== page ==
Burghoff left M*A*S*H in 1979 after the seventh season because of burnout and a desire to spend more time with his family, though he returned the following year to film a special two-part farewell episode, "Goodbye Radar". He explained, "Family, to me, became the most important thing... I was not available as a father because of my work. That doesn't stop when the work stops. Whenever you go out as a family, you're always torn from family to deal with public recognition." "Goodbye Radar" was supposed to be the final episode of season 7, but at the behest of CBS, it was extended into a double-episode for the November sweeps the next season. Fellow cast member Mike Farrell tried to persuade Burghoff to stay on the show, citing the lackluster careers of former M*A*S*H regulars Larry Linville and McLean Stevenson after their departures.
Farrell later said, "Gary Burghoff may well have been the best actor in the company, it's always seemed to me. His focus, his ability to find those little gems of behavior that made everything absolutely true were a marvel to behold."
Because of Burghoff's left hand congenital deformity, most of his scenes in M*A*S*H are shot with the hand either hidden from view, or holding an object.
Burghoff appeared regularly on TV, making appearances on game shows as well like Buzzer, Match Game, Tattletales, Hollywood Squares, and Showoffs. He also appeared in the film B.S. I Love You, as well as one episode each of The Love Boat and Ellery Queen. His M*A*S*H character Radar O'Reilly appeared on two episodes in the first season of AfterMASH. It was then spun off into W*A*L*T*E*R which aired only once in the Eastern and Central time zones only. Burghoff appeared in The New Adventures of Wonder Woman episode "The Man Who Wouldn't Tell" in 1978, where he was reunited with his former band member Lynda Carter, who portrayed the title character.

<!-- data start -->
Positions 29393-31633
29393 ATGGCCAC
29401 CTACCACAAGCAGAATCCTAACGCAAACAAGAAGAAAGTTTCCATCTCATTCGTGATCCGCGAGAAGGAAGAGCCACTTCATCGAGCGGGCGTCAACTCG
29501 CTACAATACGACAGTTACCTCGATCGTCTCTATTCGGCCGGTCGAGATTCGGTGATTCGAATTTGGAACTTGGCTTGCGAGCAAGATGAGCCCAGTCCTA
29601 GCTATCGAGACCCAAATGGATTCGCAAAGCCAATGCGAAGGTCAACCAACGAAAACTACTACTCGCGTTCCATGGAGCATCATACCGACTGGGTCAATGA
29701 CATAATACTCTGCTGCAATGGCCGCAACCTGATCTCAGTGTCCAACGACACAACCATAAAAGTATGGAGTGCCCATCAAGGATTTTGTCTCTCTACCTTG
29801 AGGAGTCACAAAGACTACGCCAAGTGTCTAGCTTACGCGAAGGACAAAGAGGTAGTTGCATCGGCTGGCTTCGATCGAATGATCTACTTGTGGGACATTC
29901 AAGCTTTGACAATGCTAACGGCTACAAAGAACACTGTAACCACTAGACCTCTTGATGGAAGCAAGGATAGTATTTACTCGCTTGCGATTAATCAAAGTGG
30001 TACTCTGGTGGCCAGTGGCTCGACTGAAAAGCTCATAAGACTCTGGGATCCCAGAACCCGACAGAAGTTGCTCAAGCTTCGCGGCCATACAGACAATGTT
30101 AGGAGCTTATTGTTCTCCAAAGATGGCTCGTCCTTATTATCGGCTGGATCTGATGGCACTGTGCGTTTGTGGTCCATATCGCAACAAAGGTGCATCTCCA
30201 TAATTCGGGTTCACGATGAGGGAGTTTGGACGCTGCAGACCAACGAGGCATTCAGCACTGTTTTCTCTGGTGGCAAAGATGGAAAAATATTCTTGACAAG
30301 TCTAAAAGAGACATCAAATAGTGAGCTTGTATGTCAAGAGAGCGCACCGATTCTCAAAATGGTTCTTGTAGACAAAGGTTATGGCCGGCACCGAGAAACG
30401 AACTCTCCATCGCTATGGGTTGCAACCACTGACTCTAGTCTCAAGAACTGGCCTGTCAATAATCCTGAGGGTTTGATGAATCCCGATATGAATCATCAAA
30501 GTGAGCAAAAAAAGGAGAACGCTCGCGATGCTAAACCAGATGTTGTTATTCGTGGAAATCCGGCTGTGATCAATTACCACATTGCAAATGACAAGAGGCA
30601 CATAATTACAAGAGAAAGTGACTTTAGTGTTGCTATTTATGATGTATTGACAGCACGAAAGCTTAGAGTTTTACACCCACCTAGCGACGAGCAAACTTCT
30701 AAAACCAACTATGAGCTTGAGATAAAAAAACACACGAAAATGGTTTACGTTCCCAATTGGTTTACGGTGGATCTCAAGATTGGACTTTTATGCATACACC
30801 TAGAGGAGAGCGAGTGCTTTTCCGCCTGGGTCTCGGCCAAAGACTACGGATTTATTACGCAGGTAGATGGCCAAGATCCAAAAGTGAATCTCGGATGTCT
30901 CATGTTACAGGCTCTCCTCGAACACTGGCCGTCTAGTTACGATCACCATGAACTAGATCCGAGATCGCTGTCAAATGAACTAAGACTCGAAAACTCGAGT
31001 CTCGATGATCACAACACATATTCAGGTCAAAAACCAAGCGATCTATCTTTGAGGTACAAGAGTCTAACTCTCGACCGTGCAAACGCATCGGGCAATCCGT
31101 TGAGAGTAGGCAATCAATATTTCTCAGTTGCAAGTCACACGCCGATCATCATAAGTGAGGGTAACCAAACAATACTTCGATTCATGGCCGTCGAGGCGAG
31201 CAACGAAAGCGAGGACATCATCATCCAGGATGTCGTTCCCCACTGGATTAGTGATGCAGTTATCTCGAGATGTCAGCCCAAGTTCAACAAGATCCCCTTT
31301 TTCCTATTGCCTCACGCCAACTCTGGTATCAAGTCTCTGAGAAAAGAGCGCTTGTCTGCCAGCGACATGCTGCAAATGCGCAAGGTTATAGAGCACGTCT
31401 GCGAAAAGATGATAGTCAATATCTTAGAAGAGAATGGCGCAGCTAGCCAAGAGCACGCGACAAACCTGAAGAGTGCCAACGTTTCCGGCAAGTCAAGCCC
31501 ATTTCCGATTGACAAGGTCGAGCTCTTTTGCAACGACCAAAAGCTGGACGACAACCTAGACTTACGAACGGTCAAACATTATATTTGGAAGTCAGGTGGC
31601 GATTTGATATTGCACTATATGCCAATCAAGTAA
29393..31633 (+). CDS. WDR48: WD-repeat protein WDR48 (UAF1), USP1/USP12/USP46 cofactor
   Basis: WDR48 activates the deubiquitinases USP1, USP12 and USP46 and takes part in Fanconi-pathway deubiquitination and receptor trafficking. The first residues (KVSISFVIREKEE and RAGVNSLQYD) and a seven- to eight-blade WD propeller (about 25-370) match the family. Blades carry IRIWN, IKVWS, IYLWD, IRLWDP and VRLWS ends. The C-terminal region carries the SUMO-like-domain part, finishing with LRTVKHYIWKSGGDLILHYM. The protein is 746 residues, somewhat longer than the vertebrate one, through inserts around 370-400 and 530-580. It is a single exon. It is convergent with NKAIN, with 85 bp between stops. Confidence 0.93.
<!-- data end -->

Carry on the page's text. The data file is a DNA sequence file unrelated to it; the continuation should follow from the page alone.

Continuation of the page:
Burghoff is a self-taught amateur wildlife painter who also qualified to handle injured wildlife in California.
He worked as a professional jazz drummer, heading the trio The We Three. In the M*A*S*H episode "Showtime", Radar is seen playing a solo on the drums; he was actually performing, and the music was not overdubbed.
Burghoff is the inventor (U.S. Patent 5,117,577, U.S. Patent 5,235,774) of "Chum Magic", a fishing tackle invention that attracts fish toward the user's boat. Other Burghoff inventions include a toilet seat lifting handle (U.S. Patent D314,322) and a new type of fishing pole.
Burghoff came out of retirement in 2010 to star in the film Daniel's Lot.
Burghoff was married to Janet Gayle, from 1971 to 1979. They had one child, born in 1975 before their divorce. In 1985, he married Elisabeth Bostrom. The couple had two children and divorced in 2005.